Finding a work-life balance as a parent is difficult enough. When you have a child with an Autism Spectrum Disorder (ASD) you face a unique set of challenges in trying to accomplish your work goals while also being there for your child. Whether you are a stay-at-home parent, a remote worker, work part time or work away from home, there are many additional factors you have to consider when trying to accomplish your goals. For example, when choosing school or care for your child, you have to factor in how comfortable the teacher or caretaker is with ASD. Transitions are difficult for a child with ASD, and they may require additional help along the way. Also, you have to factor in the many visits to doctors and therapists. For those who choose to stay at home, there may be misunderstanding over your choice. Unfortunately, many people do not understand ASD and may not be sympathetic to you or your child.
- Try freelancing: Freelancing may not necessarily be any easier than working a traditional 9-to-5 job, but it has one advantage over any other job. It gives you control over your job situation. You can work the hours you choose, doing what you want to do, and can change gears anytime you want to as well. You set your own vacation times, working rules, and rates that you charge your clients. It sounds ideal, but keep in mind that it might take some time to build up your clientele. On the other hand, you can be there for your child during any emergency and set a predictable schedule for regular time together. This can work really well if your spouse already has a reliable income to support you as you build up your business.
- Find a job at your child’s school: You might be surprised at the types of jobs available in a school setting. You could put your skills to work as a teacher, sub, counselor, business manager, vocational trainer, coach, programmer, bus driver, and a myriad of sets of skills that could land you a job at your child’s school. This allows you the chance to be close to your child in case of a meltdown, give your child the comfort of knowing you are nearby, and a chance to get to know his teachers and advocate for more ASD services and for your child’s specific needs.
- Have your spouse or a family member help you: We all have our energy limits. Ask your spouse to help with chores or parent duty so you can get a much-needed break or focus on completing work tasks. If a spouse is unavailable, consider asking for help from a family member to take a child for a sleepover or the weekend. Or have them come and spend time with your child in the home while you catch up on sleep, work, or house chores. It’s okay to ask for help.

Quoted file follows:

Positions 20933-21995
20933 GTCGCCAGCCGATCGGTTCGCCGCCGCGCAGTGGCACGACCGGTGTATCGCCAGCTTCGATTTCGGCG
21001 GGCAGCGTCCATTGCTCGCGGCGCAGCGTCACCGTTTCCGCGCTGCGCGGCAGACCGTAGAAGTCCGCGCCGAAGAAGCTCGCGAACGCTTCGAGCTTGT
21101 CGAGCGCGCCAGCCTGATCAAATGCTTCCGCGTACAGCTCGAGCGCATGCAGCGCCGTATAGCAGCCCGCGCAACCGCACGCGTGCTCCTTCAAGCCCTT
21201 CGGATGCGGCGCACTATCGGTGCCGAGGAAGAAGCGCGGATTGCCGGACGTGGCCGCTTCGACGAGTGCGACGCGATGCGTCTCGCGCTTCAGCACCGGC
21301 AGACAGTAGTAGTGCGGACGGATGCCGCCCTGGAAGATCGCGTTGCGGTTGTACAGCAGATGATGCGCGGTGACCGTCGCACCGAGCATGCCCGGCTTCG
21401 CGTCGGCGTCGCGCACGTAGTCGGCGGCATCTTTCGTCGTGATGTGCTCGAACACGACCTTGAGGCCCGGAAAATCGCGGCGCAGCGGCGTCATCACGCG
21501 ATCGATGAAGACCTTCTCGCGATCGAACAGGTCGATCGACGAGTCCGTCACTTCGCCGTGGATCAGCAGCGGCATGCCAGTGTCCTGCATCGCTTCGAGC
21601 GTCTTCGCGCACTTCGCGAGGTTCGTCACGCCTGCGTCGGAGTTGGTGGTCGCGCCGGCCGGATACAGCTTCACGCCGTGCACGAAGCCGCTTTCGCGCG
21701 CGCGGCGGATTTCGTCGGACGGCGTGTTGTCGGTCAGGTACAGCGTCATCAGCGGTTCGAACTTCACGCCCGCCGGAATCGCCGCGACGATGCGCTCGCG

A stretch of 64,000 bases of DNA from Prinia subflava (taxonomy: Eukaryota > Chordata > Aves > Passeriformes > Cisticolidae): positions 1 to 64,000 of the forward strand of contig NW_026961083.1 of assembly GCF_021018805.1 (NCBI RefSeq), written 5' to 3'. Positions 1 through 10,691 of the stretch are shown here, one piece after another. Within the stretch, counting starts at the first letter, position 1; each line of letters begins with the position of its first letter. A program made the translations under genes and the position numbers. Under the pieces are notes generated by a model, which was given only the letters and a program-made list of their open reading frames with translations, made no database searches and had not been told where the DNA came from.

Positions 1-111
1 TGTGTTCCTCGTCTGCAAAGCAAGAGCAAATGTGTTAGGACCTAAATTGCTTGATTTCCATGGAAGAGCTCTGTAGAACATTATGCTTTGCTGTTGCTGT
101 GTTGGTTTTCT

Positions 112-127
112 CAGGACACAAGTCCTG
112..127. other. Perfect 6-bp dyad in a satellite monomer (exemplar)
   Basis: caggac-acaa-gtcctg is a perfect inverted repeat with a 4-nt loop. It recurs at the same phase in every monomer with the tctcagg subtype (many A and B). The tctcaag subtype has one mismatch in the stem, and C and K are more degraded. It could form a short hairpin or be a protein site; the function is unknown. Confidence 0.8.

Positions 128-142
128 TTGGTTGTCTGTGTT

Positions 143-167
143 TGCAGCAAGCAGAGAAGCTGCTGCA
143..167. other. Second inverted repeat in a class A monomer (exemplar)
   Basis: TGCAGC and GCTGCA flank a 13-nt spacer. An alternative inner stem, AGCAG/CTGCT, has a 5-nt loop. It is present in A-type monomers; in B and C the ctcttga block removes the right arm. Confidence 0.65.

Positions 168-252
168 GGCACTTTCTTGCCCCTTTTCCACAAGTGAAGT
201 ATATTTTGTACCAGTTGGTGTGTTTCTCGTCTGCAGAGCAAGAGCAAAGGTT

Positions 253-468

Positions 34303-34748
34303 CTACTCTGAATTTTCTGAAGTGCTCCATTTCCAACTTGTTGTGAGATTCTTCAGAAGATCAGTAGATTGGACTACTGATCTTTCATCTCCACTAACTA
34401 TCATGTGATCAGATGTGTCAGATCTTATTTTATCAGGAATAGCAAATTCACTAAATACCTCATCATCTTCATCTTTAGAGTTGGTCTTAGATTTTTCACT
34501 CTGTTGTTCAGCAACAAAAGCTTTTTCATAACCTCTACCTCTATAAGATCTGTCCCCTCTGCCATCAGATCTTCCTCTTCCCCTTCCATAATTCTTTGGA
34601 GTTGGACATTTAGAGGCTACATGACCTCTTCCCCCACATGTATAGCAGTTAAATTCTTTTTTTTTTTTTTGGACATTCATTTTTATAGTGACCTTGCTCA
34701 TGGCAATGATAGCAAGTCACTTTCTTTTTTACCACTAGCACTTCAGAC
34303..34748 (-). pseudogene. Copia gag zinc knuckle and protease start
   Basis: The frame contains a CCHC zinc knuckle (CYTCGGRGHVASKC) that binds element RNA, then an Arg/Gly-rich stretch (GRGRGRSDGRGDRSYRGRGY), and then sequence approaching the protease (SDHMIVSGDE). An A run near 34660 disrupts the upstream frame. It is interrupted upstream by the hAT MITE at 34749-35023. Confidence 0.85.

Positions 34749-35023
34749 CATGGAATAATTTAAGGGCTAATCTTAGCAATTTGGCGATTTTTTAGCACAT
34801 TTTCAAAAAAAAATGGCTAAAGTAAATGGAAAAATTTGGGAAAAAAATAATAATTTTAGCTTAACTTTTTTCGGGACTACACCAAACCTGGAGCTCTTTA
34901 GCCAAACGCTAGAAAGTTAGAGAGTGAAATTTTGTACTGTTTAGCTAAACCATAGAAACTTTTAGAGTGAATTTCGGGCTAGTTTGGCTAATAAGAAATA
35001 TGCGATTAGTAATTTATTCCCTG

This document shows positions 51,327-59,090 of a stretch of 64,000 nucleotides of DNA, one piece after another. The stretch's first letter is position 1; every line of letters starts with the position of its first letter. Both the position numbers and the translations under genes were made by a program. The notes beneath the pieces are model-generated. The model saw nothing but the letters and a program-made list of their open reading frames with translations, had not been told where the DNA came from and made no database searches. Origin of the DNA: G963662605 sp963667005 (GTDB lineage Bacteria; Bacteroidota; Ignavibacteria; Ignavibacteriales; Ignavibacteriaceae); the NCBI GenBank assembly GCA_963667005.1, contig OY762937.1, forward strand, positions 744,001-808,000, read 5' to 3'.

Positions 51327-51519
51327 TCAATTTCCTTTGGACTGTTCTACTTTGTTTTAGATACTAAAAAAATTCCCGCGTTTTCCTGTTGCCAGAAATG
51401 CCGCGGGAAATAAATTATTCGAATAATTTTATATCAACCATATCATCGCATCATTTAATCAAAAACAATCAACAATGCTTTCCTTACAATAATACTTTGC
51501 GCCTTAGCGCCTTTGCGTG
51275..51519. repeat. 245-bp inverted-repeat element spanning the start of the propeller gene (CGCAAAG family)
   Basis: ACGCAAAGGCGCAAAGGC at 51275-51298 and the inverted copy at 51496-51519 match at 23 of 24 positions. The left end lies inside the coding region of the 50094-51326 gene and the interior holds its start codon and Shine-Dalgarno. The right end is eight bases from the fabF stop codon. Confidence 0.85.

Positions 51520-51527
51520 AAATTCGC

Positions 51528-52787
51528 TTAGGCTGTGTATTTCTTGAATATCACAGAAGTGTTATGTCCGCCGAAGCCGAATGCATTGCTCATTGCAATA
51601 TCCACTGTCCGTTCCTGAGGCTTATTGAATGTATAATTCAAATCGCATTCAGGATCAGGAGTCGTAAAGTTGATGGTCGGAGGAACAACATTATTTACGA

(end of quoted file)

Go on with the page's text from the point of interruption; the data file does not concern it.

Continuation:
- Find a care center: For children who have a hard time adjusting, it might be difficult at first to place them in a care center. However, over time, they might enjoy being around other children their age who also have similar conditions. You have the comfort of knowing that all the caretakers there are trained in ASD issues, and will understand your child’s various needs.
- Telecommute: Telecommuting, or working part-time from home for an employer is an ever-growing option in today’s fast-paced world. Many employers are finding that offering the option to telecommute at least one day a week increases productivity and boosts company morale. Many tasks that were traditionally only possible in an office setting are now becoming quite doable in a home-setting, thanks to computers, the internet, mobile and web apps, and chat services. You can now conduct meetings, enter data, field questions, and even teach all from the comfort of home. Ask your employer if telecommuting is an option. If it isn’t currently offered, ask what it would take for it to become available. It could be that no one has ever asked, but your boss might be open to the idea. It never hurts to try. By working from home, you can avoid office politics, focus on work at hand, be close to your child, and meet all the work deadlines.
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Remember that every child with ASD is different and has different needs. So while staying at home may be the best option for some parents, finding a care center or working at a child’s school may be better for other parents with children of different needs. Only you know what is best for you and your family.
About the Author
Jenny Benedetti is a successful supermom who has spent years finding the perfect work-life balance while raising a child with ASD. She spends her days running her cleaning business, iQ Cleaning, and taking care of her son during her free time. She is a firm believer that entrepreneurship empowers parents of children with special needs by giving them the flexibility they need to truly help their child not only get by, but thrive.